Primary and secondary co-operatives
As opposed to co-operatives found in other sectors, primary housing co-operatives in Norway are most often established by secondary housing co-operatives called co-operative housing associations. Housing co-operatives established by co-operative housing associations are referred to as housing co-operatives.
Due to the primary co-operative by-law requirements of shareholder membership in both primary and secondary co- operatives, secondary co-operative members have the right of pre-emption in the second-hand transfers of primary cooperative shares. In most cases the secondary co-operatives serve as business managers for the primary co-operatives they have established. Strong bonds are maintained between the primary and secondary co-operatives. These bonds were originally aimed at ensuring that the association would not fold once the founding members were housed. The model must be viewed in light of the co-operative housing movement and its history in Norway.
Today the housing co-operatives have the right to choose their business manager in a free market situation. Co-operative housing associations are also involved in developing and managing a form of ownership that is slightly different from co-operatives, such as condominiums.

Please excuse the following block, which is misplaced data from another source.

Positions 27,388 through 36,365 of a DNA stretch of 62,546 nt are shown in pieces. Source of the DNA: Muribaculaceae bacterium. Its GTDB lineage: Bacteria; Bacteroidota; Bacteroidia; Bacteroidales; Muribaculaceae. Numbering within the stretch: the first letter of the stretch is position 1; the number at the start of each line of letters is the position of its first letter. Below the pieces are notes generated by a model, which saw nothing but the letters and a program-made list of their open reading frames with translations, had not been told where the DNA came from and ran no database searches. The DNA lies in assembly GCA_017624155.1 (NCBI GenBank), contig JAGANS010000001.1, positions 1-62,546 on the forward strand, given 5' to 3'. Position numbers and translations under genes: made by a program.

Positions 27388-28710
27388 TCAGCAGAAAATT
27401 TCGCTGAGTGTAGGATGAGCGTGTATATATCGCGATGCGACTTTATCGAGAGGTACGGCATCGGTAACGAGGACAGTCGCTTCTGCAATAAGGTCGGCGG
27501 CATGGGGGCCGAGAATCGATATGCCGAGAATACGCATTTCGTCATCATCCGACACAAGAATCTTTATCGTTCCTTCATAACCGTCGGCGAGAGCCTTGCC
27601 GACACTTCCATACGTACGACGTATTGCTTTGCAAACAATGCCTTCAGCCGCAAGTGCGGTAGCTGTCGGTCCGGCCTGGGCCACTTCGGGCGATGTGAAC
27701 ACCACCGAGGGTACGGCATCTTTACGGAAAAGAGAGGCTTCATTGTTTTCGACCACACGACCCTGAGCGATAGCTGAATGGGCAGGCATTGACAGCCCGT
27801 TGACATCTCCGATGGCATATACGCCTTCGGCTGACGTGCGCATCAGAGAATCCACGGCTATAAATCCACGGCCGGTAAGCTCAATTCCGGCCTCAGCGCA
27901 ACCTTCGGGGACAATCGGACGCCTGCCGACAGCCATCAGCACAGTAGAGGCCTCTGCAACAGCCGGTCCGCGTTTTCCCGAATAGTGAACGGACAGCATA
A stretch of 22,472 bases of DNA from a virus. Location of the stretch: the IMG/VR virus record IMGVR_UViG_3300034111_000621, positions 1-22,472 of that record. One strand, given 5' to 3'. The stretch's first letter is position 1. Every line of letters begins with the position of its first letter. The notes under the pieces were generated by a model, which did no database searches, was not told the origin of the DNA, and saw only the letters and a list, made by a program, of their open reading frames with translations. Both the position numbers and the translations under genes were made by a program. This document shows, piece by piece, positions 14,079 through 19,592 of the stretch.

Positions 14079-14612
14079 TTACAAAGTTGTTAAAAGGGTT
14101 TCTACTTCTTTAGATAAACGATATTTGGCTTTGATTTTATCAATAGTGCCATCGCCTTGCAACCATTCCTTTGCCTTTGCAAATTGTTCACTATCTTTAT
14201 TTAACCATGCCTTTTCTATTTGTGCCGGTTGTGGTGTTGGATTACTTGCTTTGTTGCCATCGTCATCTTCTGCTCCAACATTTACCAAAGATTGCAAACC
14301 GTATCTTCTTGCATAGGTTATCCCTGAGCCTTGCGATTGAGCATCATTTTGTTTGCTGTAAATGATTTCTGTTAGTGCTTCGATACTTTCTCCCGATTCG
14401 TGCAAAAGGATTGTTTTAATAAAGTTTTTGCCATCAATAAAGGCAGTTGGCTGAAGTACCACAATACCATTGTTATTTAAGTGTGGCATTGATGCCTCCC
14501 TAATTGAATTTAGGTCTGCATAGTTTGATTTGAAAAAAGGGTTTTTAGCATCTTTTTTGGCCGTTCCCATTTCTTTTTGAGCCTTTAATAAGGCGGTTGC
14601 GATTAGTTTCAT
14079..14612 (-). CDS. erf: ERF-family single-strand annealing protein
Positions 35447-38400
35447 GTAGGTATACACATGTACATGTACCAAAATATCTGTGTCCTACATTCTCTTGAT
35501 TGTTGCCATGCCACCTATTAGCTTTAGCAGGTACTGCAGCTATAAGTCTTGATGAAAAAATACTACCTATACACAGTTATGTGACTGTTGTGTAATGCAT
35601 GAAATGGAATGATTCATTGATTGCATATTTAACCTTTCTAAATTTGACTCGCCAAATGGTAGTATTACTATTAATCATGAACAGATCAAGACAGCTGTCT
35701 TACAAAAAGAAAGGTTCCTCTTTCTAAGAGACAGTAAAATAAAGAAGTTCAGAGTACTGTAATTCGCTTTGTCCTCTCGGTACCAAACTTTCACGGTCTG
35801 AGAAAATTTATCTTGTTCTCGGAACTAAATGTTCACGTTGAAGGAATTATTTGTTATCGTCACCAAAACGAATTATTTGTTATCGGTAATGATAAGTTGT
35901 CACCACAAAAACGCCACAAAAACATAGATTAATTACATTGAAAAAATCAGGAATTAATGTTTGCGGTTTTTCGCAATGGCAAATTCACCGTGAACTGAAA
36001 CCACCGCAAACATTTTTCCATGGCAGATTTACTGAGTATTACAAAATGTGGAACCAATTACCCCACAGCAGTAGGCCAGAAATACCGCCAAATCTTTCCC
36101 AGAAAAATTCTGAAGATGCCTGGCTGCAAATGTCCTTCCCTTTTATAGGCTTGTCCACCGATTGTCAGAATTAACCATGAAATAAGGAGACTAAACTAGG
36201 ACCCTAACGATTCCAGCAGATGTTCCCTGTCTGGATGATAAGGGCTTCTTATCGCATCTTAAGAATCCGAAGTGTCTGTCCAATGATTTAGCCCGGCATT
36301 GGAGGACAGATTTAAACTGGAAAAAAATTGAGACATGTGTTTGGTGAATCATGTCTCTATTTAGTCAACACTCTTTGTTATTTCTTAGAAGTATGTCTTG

Co-operative housing associations (secondary co-operatives)
Individuals become members of a co-operative housing association which in turn is a member of NBBL. The objective of the co-operative housing associations is to provide its individual members with housing and housing-related services. Co-operative housing associations primarily serve their members by acting as property developers and housing managers.
Housing co-operatives (primary co-operatives)
The objective of the housing co-operative is to provide its shareholders with an exclusive right of use to a housing unit in a property owned and controlled by the co-operative.
Shareholders acquire a share in a co-operative that owns or controls the building(s) and property in which they live. Each shareholder is entitled – and required – to occupy a specific unit. Each shareholder holds one vote in the co-operative’s annual general assembly where a board of directors is elected, usually composed of shareholders.
The board is responsible for the management of the co-operative, normally assisted by a co-operative housing association acting as business manager. Shareholders are required to contribute an amount that covers their proportionate share of the expenses of operating the entire co- operative. Shareholders leave the co-operative by transferring their share to incoming shareholders. Shares are transferred on the open market at their full market value.
Regulated by separate legal acts
Co-operative housing associations and housing co-operatives are governed by Norwegian law. The Co-operative Housing Associations Act and the Housing Co-operatives Act date from 1960 and have undergone a major legislative revision resulting in two new acts in 2005.